The general election is months away on the Qualla Boundary, but sexual assault allegations are resurfacing against a candidate for tribal council for the Eastern Band of Cherokee Indians.
A recent Wall Street Journal investigation uncovered alleged sexual abuse by doctors and workers employed by the federally-run Indian Health Services. That report included a 2016 allegation of sexual abuse against a minor by maintenance worker Nathanial “Bunsey” Crowe at the Unity Healing Center in Cherokee. The allegation wasn’t reported to Eastern Band police or the tribal protective services agency Cherokee Family Safety for seven months. Crowe worked at Unity until March of this year, and advanced in this month’s primary election for an Eastern Band tribal council seat representing Big Y-Wolftown.
Cherokee Family Safety referred BPR to Principal Chief Richard Sneed for comment. Sneed, himself up for re-election this year, says that the 7 months it took for the IHS incident to be reported to the Eastern Band is unacceptable.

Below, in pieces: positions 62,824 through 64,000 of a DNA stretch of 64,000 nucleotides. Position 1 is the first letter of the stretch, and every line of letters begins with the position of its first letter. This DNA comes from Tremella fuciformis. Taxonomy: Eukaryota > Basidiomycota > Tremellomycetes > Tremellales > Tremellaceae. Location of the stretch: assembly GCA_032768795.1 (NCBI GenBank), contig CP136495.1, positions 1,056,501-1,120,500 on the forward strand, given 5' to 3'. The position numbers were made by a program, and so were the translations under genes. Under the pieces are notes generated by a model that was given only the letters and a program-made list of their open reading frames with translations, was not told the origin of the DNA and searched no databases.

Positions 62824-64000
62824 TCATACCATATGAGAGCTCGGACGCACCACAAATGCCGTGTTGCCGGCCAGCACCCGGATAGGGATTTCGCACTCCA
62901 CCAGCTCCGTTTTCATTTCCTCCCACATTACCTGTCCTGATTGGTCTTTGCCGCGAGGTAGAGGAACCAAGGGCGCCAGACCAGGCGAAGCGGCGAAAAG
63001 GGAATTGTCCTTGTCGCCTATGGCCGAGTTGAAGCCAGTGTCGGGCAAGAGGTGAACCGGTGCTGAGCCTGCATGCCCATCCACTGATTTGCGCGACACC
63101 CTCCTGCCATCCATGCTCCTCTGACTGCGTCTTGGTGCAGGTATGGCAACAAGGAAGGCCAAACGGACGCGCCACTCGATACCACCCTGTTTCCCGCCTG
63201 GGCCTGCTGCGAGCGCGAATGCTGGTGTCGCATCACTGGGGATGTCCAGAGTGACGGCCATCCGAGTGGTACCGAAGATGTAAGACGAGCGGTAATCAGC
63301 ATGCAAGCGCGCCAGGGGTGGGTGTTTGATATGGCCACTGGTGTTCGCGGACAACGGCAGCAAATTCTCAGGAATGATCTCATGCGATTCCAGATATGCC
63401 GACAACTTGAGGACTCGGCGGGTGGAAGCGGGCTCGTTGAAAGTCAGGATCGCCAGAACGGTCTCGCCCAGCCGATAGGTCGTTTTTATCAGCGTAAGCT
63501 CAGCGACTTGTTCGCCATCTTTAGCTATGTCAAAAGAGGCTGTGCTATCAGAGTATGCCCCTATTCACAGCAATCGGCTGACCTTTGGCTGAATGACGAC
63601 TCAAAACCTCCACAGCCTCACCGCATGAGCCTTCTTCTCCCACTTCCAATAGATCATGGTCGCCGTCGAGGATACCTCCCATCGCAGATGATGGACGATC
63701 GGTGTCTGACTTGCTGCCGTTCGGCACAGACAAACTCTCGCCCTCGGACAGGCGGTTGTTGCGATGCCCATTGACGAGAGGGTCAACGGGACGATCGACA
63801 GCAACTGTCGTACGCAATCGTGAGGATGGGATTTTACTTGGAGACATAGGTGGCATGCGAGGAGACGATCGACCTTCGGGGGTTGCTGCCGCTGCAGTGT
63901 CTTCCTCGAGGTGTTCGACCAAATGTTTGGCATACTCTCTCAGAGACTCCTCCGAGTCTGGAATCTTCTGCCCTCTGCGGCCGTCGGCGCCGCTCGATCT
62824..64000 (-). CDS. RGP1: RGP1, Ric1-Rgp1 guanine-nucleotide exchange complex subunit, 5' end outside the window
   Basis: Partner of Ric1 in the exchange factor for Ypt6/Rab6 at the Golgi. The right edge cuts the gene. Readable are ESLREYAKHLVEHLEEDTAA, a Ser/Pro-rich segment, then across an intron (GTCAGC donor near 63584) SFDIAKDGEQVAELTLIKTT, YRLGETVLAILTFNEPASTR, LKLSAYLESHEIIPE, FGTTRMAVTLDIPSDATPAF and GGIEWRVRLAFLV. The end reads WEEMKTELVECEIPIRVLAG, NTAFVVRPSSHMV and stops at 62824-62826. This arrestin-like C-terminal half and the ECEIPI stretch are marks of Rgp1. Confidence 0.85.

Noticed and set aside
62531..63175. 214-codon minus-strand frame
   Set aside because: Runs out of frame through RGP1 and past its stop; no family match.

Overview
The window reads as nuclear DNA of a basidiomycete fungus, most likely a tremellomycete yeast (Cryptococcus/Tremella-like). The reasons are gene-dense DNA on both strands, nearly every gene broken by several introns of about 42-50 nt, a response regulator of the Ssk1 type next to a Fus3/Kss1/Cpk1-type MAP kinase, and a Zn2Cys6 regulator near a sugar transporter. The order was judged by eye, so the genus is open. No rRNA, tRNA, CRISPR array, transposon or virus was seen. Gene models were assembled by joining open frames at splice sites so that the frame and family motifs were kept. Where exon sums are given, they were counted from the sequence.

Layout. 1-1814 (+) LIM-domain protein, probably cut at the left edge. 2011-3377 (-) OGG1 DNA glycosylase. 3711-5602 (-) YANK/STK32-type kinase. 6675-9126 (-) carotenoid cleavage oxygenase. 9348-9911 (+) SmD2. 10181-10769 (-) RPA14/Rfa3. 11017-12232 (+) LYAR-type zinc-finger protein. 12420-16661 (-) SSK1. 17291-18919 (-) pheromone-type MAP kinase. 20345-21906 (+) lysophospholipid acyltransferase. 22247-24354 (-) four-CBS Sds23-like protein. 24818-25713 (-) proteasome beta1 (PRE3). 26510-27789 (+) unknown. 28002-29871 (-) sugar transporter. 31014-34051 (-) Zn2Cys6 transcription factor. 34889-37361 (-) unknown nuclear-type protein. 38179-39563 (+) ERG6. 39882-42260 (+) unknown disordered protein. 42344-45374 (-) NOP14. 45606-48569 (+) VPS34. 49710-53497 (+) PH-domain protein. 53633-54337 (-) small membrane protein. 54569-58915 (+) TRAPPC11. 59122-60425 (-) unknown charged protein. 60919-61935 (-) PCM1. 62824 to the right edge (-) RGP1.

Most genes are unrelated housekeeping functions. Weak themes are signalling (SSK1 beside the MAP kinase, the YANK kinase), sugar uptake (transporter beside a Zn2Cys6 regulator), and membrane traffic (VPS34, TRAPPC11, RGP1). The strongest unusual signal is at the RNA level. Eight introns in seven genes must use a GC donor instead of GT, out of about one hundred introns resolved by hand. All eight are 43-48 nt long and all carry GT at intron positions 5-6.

“The bigger issue is the way that IHS handled this and that is reminiscent of the Catholic Church. This pattern where IHS is not protecting the most vulnerable - these children who are in their care,” says Sneed.
Sneed would not comment on how these allegations could impact the upcoming tribal general election on September 5th.
Dr. Beverly Cotton became the new IHS director for the Southeastern region in February. She explains a new CEO was named at Unity this year and that they have updated sexual abuse protocols.
“I’m committed to making the necessary reforms at Unity and ensuring transparency and communications with our tribal nations in an effort to restore their trust in the services that we provide native youth at Unity Healing Center,” says Cotton.
The Federal Office of the Inspector General is currently looking into all of the allegations against the IHS.